|Publication number||US4453835 A|
|Application number||US 06/373,835|
|Publication date||Jun 12, 1984|
|Filing date||May 3, 1982|
|Priority date||May 3, 1982|
|Publication number||06373835, 373835, US 4453835 A, US 4453835A, US-A-4453835, US4453835 A, US4453835A|
|Inventors||Burrell E. Clawson, James Weigl|
|Original Assignee||Clawson Burrell E, James Weigl|
|Export Citation||BiBTeX, EndNote, RefMan|
|Patent Citations (4), Referenced by (49), Classifications (6), Legal Events (6)|
|External Links: USPTO, USPTO Assignment, Espacenet|
This invention relates to improvements in temperature sensing probes and, while not limited thereto, to improvements in probes for measuring temperatures of respiratory gasses.
The electrical conductivity of many materials is variable as of function of temperature. Such materials, when packaged as temperature sensitive resistors, are called "thermistors" and are much used to measure temperature. The current that flows through the thermistor and the potential drop across the device is the analog of temperature.
Current and voltage changes in and across thermistors are faithfully repeatable. Thus, thermistors per se are accurate measuring devices. However, the accuracy that is achieved in practice depends upon ability to subject the thermistor to the temperature to be measured and to shield it from influences that operate to alter thermistor temperature from the test temperature value.
In practical applications it is necessary to mount the sensor and to enclose and shield it. The combination of the temperature sensing element and its housing or mounting is often called a temperature probe. Its mass and the thermal conductivity of its parts may differ greatly from the mass and conductivity of the object or medium whose temperature is to be measured.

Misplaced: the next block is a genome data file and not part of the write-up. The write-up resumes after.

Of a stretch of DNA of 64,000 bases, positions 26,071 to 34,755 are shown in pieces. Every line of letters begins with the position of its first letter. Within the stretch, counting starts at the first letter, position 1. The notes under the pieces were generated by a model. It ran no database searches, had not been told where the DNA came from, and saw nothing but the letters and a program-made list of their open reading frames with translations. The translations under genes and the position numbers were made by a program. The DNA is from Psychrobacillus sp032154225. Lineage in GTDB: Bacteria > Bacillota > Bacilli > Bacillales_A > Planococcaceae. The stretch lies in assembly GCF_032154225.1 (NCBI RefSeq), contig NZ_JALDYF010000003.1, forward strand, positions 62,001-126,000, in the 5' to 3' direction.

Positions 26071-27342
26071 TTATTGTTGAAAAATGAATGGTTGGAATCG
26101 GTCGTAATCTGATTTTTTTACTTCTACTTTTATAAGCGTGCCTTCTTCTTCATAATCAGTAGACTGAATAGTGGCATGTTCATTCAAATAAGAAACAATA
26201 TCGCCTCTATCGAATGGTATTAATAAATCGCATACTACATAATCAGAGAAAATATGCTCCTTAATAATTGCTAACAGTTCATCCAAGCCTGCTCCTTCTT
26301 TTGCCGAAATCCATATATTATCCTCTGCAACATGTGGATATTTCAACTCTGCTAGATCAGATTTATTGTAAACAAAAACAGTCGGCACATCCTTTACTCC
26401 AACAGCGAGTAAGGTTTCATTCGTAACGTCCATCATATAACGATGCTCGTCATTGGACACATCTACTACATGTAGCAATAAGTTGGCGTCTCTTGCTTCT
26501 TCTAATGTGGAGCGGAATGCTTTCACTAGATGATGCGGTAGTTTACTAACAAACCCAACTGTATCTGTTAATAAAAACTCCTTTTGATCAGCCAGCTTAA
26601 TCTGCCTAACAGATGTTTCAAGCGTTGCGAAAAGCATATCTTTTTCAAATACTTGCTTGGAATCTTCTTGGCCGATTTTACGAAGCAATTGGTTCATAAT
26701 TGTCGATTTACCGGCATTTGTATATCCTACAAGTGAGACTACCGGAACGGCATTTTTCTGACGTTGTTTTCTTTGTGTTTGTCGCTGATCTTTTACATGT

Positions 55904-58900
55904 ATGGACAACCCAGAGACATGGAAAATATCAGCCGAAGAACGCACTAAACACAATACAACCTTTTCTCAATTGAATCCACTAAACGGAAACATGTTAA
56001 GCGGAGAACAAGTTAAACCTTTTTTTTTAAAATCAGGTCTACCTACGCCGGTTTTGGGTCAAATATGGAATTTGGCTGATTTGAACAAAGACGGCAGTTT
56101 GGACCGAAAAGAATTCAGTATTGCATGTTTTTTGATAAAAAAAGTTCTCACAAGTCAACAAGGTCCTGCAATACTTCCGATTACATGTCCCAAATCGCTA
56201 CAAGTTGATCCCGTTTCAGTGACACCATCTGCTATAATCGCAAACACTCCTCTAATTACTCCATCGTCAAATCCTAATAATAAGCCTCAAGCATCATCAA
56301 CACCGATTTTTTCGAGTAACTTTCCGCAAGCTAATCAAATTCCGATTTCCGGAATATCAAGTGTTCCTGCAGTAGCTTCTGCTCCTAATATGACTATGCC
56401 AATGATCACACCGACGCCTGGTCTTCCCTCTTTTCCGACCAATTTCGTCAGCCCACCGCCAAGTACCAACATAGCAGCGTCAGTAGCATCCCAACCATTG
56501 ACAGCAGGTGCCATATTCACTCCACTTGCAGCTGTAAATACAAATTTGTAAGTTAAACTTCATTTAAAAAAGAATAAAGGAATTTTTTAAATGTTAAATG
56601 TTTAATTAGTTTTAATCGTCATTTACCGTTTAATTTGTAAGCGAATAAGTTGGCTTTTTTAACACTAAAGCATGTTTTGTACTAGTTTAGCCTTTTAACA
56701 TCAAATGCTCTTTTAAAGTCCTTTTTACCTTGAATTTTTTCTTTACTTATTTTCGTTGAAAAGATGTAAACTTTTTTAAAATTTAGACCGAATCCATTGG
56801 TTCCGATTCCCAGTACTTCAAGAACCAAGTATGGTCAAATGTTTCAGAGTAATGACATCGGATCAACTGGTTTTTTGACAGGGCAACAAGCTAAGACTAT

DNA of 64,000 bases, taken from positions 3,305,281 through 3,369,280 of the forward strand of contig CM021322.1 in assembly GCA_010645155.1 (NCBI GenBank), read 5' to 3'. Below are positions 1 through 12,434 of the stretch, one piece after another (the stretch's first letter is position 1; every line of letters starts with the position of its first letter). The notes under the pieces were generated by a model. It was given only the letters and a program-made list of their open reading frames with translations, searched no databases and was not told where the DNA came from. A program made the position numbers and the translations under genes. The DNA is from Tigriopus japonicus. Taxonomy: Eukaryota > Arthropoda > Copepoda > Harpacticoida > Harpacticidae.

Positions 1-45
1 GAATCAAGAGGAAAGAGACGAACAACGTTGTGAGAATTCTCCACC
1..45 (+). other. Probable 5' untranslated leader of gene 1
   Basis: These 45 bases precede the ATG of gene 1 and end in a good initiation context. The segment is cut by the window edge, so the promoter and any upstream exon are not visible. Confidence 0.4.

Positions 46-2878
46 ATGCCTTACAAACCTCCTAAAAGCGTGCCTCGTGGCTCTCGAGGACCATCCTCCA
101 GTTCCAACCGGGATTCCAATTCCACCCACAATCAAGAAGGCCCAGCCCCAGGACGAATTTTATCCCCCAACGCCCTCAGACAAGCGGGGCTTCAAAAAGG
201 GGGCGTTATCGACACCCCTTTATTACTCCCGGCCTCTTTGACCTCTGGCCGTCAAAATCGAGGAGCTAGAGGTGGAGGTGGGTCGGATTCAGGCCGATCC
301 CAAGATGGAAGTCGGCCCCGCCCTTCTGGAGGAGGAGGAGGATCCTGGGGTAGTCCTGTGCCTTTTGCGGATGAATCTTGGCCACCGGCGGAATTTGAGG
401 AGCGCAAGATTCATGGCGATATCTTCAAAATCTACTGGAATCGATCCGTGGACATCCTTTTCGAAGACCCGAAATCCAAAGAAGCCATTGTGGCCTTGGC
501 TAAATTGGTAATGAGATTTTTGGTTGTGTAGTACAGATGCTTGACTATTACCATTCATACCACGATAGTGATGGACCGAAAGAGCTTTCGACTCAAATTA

In one important application measuring the temperature of air and other respiratory gases with a thermistor is complicated by the difference between the mass and thermal conductivity of the gas and the probe materials, and by the need to construct the probe so that it can be kept or made sterile for each use. The requirement for sterility usually dictates that the probe be removable from the respiratory apparatus and that the thermistor, or at least the lead wires to the thermistor, be enclosed in a housing or covering that is readily made sterile. Probes of that kind exist but their response, at least when measuring gas temperature, is unduly slow.
The need for fast, accurate respiratory gas temperature measurement is greatest when the gas temperature is elevated before delivery to the patient and when the patient is incapable of self-help or of sounding an alarm if the gas temperature control system fails. In an incubator for premature infants, for example, the respiratory gas is heated and humidified before delivery. A failure of the humidity or the temperature control system can result in a rapid change in gas temperature to a dangerous level. The infant is helpless to save itself and the temperature change is not visible or otherwise apparent to the attendant. The temperature sensing probe must respond immediately to temperature change with an appropriate signal. Neglecting other elements of the probe, the thermistor lead wires alone are capable of conducting heat away from the thermistor more efficiently than air and other gas mixtures can transfer heat to the thermistor, and the heat storage capacity of the lead wires is greater than that of air. The result is lagging response to temperature change and failure to achieve temperature of the thermistor equal to the surrounding air stream, i.e., it reads low. Finding a solution to that problem is complicated by the need to enclose the lead wires for the sake of cleanliness and strength. The enclosure must be accounted for in controlling heat transfer and storage.